Sunday, September 21, 2008

Gaming is Increasingly Social

I think it's time we kill that weary stereotype of the "gamer"--a teen boy sitting by himself, interacting with nothing except his joystick and monitor. This may have been true in the early years of computer gaming before improvements in online access and other technology, but the reality of today's games and gamers should encourage us to abandon that mistaken stereotype. It should also grab the attention of all marketers seeking new ways to create engaging, value-added marketing that pulls consumers.

Before exploring the ways in which video gaming has become social, let's first recognize that games have been a social experience for centuries. Take card games as an example; games that can be played by oneself, such as Solitaire, are the exception whereas social games such as Poker, Bridge, Cribbage, Canasta and Pinochle are far more common.

Playing early computer and console games was an isolated experience out of necessity. While some games, such as the classic Pong, were designed for two people to play simultaneously, the limited controller, CPU, and graphics capabilities of early PCs and gaming consoles required that most games be single-player activities or, at best, turn-based games that permit one person at a time to play. In addition, the lack of online access made it impossible for gamers to play one another except in physical proximity.

All of this changed with the Internet. Yahoo Games, which is one of the most popular casual gaming sites on the Internet, has been permitting geographically-dispersed consumers to compete against each other via simple games like poker and backgammon for around ten years.

Massively Multiplayer Online Games (MMOGs) have their roots in pre-Internet mainframes and online services such as Genie, but they exploded to huge audiences in the late 90s with games like Ultima Online and EverQuest. Today, MMOGs such as World of Warcraft can draw subscriber bases of greater than 8 million players.

Gaming has also grown more social in a face-to-face way. Unlike most PC games, consoles such as Playstation and Xbox were designed to facilitate real world competition between players sitting in the same room. The biggest change in face-to-face gaming came in 2006 with the release of the Nintendo Wii; the Wii created a huge wave of social gaming, drawing a far more diverse group of players than had been typical of video games up to that time. The popularity of Nintendo's gaming platform is such that today there are roughly as many Wiis as Xbox 360s and PlayStation 3s combined.

With the current state of console games and online gaming, it should come as no surprise that video games are popular. According to a new national survey from the Pew Internet & American Life Project, 97% of kids play video games. This is not shocking, but this next fact may be, particularly if you subscribe to the stereotype of the lonely gamer: Nearly two-thirds play video games to socialize face-to-face with friends and family, while just over a quarter said they play with Internet friends.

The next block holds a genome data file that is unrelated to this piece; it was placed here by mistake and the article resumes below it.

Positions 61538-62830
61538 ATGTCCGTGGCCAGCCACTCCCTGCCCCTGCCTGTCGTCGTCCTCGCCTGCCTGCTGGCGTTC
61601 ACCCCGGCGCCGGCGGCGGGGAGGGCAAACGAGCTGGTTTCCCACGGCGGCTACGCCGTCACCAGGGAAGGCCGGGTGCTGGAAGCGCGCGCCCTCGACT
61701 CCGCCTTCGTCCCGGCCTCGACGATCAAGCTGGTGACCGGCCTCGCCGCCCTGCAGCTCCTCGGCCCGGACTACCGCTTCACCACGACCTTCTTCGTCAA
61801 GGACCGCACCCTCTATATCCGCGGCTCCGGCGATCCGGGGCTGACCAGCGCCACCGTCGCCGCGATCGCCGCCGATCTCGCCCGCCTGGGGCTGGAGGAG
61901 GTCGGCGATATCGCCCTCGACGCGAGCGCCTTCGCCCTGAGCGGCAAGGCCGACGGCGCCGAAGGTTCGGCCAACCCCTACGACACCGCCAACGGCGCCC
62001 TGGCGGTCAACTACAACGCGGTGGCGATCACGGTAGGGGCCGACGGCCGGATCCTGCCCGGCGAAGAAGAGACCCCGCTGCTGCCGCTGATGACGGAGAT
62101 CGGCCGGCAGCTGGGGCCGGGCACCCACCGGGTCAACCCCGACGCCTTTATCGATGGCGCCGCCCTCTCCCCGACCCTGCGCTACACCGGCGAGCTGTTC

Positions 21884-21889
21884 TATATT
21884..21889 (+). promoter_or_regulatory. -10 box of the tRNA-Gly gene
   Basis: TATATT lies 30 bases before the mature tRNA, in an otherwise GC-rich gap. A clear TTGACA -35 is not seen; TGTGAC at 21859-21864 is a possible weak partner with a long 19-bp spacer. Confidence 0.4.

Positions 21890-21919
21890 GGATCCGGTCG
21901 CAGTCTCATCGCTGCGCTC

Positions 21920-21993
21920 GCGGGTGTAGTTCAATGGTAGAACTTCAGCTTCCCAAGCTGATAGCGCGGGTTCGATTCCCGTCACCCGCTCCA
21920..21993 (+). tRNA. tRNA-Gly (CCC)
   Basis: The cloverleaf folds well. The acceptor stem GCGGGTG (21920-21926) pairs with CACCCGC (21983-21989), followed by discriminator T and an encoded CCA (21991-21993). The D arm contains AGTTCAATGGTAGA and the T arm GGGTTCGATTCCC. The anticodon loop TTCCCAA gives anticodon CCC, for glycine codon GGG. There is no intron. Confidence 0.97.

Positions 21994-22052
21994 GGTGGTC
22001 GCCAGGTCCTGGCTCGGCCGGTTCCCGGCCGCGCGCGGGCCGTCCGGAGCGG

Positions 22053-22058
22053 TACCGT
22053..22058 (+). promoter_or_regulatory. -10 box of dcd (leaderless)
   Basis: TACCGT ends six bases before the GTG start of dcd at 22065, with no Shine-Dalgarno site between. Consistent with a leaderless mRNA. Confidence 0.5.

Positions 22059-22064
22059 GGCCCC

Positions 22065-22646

The old gamer stereotype has to change in another way: Not only aren't gamers isolated, they also are not overwhelmingly male. Pew says that
99 percent of boys and 94 percent of girls are video game players.

Marketers can draw two insights from this new data: The first is that gaming is widely accepted among both genders (and this is true not only of kids but also of adults, as we've noted in the past.) The second is that creating a truly engaging game that draws and keeps attention will increasingly require social features such as head-to-head play, competitive challenges, and in-game chat and communication.

A recent example of an advergame with social hooks is Spicy Town, a simple game of exploration launched by ConAgra's Slim Jim at Players can create their own demented-looking Slim Jim avatars, explore a side-scrolling 2D environment, collect Slim Jim points, challenge other players to combat, and chat with folks who are strolling through the virtual environment. It won't be everyone's cup of tea, but for the Slim Jim consumer, it provides an engaging game-like experience.

Let us have a moment of silence for the passing of a stereotype. The world is a better place thanks to all those teen boys who valiantly dedicated their lives to the ideal that anyone, regardless of their age, race, and gender, could enjoy gaming as a part of everyday life. Those early adopting males have delivered to marketers a golden gift--a means to capture and hold the attention of consumers with branded games that offer consumers a fun and memorable experience while imprinting a positive brand impression.

Note: I'm on vacation this week but worked a little ahead to keep the content flowing on this blog. If you comment, I won't be able to read and respond to your message until this weekend.

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